Wednesday, May 16, 2012

Does the Bully Know You Care?

How to Stop Bullying in Schools

Martin J. Hayes, House Principal
Central Bucks High School East

Care. C-A-R-E. Care. Our children need to know that we care. They need to know that we care to protect them, shelter them, feed them, listen to them, talk to them, hug them, help them, teach them, challenge them, inspire them, believe in them, cherish them and love them. Our job as adults, whether we are teachers, parents, counselors, administrators, or any adult in a child’s life, doubtlessly involves many things that we “have to do,” and in most cases many things that are very important and meaningful. We cannot, though, allow these things to stop us from responding to and fulfilling our children’s needs.

It is only when we put our children’s needs at the forefront of our priorities that we will build trust in them and be able to help them work on becoming the wonderful young men and women that they can be.

Bullying is not an issue of who is right, who is wrong, or who is to blame, but an issue of what can we do to prevent it. Our children who are bullied need our help, and so do our bullies.

I am a grown man. The only movie I ever cried for was Rocky I. I wept this past Monday. I wept as I viewed ABC’s list of Philadelphia’s thirty most wanted. I wept because each of these young men was once a student in your class, in my class, a student, a child of ours. These young men are our “bullies.” Where did they go wrong? Where did we go wrong? Now I am not saying we all need to be softies, but I am saying that we need to reach out, reach out until we can’t reach any more to let all of our children know that we care. Could we have saved these children? I don’t know, but I’ll never stop trying.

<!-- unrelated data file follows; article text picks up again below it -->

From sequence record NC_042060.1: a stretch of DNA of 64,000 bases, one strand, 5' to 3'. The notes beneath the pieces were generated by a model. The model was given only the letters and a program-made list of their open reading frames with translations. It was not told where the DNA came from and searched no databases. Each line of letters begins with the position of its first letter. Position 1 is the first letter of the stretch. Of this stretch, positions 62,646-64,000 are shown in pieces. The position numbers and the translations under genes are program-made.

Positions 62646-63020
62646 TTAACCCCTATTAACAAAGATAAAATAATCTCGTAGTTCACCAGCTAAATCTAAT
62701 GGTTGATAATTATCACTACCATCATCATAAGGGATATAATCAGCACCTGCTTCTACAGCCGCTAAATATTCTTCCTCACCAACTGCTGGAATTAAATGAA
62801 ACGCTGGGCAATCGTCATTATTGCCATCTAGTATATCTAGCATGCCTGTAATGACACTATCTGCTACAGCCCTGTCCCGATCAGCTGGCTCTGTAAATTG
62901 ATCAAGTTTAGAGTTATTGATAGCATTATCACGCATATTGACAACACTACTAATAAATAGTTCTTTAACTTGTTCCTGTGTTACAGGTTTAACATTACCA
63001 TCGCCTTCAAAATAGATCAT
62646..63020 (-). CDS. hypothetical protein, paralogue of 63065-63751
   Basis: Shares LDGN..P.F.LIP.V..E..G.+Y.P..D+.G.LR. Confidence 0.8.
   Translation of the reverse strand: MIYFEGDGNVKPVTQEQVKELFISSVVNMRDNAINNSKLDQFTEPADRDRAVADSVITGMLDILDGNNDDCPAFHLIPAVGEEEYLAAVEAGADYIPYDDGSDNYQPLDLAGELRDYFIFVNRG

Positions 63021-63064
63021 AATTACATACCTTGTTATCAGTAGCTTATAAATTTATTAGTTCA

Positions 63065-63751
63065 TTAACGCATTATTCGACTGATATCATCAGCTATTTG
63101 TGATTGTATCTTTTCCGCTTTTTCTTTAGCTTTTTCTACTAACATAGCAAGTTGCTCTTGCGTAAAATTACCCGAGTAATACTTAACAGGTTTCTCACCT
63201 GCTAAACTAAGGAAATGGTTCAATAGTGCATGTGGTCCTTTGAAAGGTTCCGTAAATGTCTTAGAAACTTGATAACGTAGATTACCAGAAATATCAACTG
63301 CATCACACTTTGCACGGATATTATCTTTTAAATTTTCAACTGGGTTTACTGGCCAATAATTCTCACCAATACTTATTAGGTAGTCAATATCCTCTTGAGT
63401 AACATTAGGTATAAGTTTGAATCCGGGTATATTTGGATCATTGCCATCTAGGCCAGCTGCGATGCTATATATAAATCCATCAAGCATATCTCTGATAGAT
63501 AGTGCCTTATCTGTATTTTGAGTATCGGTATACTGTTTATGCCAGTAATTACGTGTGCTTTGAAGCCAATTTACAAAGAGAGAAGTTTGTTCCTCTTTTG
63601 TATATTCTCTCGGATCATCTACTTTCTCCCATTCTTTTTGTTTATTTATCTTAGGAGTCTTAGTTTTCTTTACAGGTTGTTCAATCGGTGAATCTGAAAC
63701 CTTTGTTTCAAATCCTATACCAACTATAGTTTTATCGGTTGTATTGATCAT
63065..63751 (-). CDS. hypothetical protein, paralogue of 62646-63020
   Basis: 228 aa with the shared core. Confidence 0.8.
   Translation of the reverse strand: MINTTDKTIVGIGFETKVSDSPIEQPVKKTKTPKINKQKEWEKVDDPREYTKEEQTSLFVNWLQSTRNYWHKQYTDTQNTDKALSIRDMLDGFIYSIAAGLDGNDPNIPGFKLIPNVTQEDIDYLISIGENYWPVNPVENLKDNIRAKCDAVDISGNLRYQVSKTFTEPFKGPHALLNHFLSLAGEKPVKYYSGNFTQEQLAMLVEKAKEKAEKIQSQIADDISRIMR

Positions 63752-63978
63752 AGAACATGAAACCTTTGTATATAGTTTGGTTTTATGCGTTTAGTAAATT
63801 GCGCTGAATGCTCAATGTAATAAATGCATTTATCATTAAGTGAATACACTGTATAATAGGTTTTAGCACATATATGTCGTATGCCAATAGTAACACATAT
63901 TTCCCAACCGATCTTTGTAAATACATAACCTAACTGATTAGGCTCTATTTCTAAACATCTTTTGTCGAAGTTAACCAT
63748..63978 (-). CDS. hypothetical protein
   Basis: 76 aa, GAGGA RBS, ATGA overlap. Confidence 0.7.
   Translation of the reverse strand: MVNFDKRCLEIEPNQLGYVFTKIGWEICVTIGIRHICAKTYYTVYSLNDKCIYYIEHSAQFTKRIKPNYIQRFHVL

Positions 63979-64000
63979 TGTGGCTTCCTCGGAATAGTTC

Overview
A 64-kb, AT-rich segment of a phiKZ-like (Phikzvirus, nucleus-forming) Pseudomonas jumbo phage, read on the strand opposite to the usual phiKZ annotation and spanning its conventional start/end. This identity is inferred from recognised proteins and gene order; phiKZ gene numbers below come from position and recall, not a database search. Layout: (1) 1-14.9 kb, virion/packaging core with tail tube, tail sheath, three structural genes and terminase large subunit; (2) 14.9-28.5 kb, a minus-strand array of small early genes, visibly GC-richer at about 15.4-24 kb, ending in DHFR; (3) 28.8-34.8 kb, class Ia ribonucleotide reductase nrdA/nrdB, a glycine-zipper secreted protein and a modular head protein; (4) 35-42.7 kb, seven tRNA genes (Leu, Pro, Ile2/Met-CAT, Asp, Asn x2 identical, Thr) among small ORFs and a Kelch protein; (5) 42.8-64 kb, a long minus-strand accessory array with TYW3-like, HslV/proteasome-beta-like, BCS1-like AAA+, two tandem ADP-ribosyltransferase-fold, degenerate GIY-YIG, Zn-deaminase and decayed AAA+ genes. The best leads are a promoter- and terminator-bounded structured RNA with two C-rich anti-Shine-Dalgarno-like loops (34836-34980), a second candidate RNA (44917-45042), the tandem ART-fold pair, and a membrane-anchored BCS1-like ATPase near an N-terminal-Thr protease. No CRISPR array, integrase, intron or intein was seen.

And our bullied children…they need to know that we care. We care about how they feel, how being bullied makes them feel, and beyond that, how we care about them for who they are and what they like, how they feel and who they like. We need to express interest toward their interests and let them know, consistently, that they are more important than all of the “things” that we need to do.


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